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Progressive Politics in Minnesota, the Nation, and the World

Judge Rules on Schiavo Case

Category: US Politics
Posted: 03/22/05 11:45, Edited: 04/01/05 06:04

by Jay H. Steele

District Judge James D. Whittemore has denied the parents of Terri Schiavo a temporary restraining order that would allowed them to have a feeding tube reinstated. For the moment the Constitution triumphs shameless politics. Appeals up the federal court chain are likely, but the result will likely be the same. The Supreme Court has already declined to get involved twice.

This case is a family tragedy and a political travesty. It is sad to see a family torn apart by conflict over what constitutes being "alive" and over who has the authority to make end-of-life decisions. If nothing else, it ought to prompt everyone to make sure they have the legal documents in place about end-of-life directives, and that everyone in the family knows what they are and where they are.

But a family tragedy has been shamelessly exploited by the Religious Right for political gain. Republican Senate Majority Leader Bill Frist ought to have his license to practice medicine either suspended or revoked. To say that he is speaking as a physician, as he did, and say that after watching an hour of video-tape he could make a diagnosis about Terri Schiavo's medical condition was a blatant breach of ethics. He has never examined her personally, he is not a neurologist, he has absolutely no business speaking as a medical expert. It was shameless political pandering.

Meanwhile Tom Delay must have been thanking his lucky stars for this opportunity to divert the American public's gaze away from his growing ethical quagmire. He jumped on the chance remind his rightwing followers that he might be dirty, but he can still deliver the goods.

George Bush has never before interrupted a vacation to come back to Washington. No international situation, no national tragedy, no bill moving through Congress has ever been important enough to keep him from chopping wood in Crawford. But this bill, to save one person, to trash the long legal process that the family has gone through, this bill brings him back.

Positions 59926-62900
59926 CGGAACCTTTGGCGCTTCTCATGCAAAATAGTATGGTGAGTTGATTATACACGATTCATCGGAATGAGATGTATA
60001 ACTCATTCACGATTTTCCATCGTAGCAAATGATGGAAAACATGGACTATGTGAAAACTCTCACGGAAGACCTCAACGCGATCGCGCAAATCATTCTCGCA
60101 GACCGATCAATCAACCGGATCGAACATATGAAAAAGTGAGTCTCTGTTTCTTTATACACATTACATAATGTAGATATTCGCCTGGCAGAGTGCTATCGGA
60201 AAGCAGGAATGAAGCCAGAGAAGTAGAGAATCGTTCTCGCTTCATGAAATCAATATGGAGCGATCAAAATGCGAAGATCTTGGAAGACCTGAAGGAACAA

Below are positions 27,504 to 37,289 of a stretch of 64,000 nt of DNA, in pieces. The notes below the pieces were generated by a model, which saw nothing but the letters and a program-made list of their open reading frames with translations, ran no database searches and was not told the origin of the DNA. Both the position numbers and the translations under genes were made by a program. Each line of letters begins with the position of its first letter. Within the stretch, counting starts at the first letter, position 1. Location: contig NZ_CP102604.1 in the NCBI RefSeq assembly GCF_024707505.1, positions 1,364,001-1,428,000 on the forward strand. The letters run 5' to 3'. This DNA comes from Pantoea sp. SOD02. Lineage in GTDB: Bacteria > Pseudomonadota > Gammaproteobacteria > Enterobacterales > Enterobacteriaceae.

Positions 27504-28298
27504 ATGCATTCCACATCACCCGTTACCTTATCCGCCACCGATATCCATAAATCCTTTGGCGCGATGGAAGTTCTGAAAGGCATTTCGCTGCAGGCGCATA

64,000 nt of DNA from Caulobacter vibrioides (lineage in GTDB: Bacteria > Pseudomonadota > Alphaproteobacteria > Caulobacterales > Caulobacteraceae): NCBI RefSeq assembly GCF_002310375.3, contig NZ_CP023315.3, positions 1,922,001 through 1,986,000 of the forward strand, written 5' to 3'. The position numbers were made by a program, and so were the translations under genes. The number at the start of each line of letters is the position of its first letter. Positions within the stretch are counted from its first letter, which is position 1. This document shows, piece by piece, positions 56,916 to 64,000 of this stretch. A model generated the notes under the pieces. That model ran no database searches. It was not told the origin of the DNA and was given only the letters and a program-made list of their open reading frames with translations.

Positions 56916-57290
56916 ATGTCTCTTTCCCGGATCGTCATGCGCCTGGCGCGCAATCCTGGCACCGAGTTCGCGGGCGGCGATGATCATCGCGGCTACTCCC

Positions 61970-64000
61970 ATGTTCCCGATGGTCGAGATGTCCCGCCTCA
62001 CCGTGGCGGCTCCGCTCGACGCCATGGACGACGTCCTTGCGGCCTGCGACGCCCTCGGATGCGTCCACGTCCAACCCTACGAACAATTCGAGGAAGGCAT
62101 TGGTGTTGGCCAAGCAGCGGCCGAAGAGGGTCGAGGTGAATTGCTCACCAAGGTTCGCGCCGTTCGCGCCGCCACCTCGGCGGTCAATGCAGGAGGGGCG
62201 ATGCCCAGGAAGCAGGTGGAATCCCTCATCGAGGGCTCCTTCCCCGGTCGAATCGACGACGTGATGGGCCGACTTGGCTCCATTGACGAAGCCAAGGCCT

Finally, let us not forget that Kline and Kennedy voted to pass this terrible bill. And, unfortunately, so did Dayton.

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EPA Hides Data on Mercury

Category: US Politics
Posted: 03/21/05 10:07

by Jay H. Steele

While we are on the subject of Republican dishonesty, today's Washington Post reports that when the EPA issued its revised rules on Mercury emissions last week, it failed to mention the findings of a study it commissioned on the health-effects of limiting mercury polution from power plants. The EPA ruled that stricter emissions would have a huge negative effect on business, but no appreciable positive impact on public health.

This was in direct conflict with the Harvard study that was commissioned by the EPA, co-authored by an EPA scientist, and peer reviewed for scientific accuracy. The Harvard study estimated health benefits 100 times more than what the EPA claimed in its ruling.

Pardon my shrillness, but the Harvard Study was scientific. In the Bush Administration that means it can safely be ignored.

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Supporting Democracy in Asia - NOT

Posted: 03/20/05 06:13, Edited: 05/26/13 11:25

by Jay H. Steele

Larry Pressler, former Republican Senator from South Dakota, has a good editorial in the New York Times today about the President's supposed belief in the spread of democracy around the world. Why is it, Pressler wonders, that we are so cozy with Pakistan, which is run by a dictator, and so cool in our relations with India, which is the largest democratic state in the world?

Pressler notes that although Pakistan is an "ally" in the President's war on terror, it is an autocratic state with a history of torture and selling nuclear technology around the world. India, on the other hand, has a thriving Muslim minority with protected rights, a history of tolerance, a free press, a democratically elected government, and a strong trade relationship with the United States.

Yet on her recent visit to the region, Secretary of State Condaleeza Rice paid lip service to the spread of democracy in Pakistan and then moved forward a plan to sell F-16s to Pakistan, weapons that have nothing to do with the war on terror but everything to do with Pakistan's long-standing feud with India.

Why the cozy relationship with a brutal dictator? Pressler thinks it is because key decision-making about allies lies in the hands of our military-industrial complex, which actually prefers dealing with dictators:

Our military-industrial complex, which I believe dominates our foreign policy, favors Pakistan not only because we can sell it arms, but also because the Pentagon would often rather deal with dictatorships than democracies. When a top Pentagon official goes to Pakistan, he can meet with one general and get everything settled. On the other hand, if he goes to India, he has to talk to the prime minister, the Parliament, the courts and, God forbid, the free press.

If this quote about the power of the military-industrial complex to influence foreign policy decision-making was coming from a liberal, conservatives would be talking about wacky conspiracy theorists. Pressler was on the Senate Foreign Affairs Committee for almost 20 years; he is not liberal and it is no conspiracy theory.

We need perpetual war and we need brutal dictators to feed the beast that is the military industrial complex. Bush is giving them just what they want.

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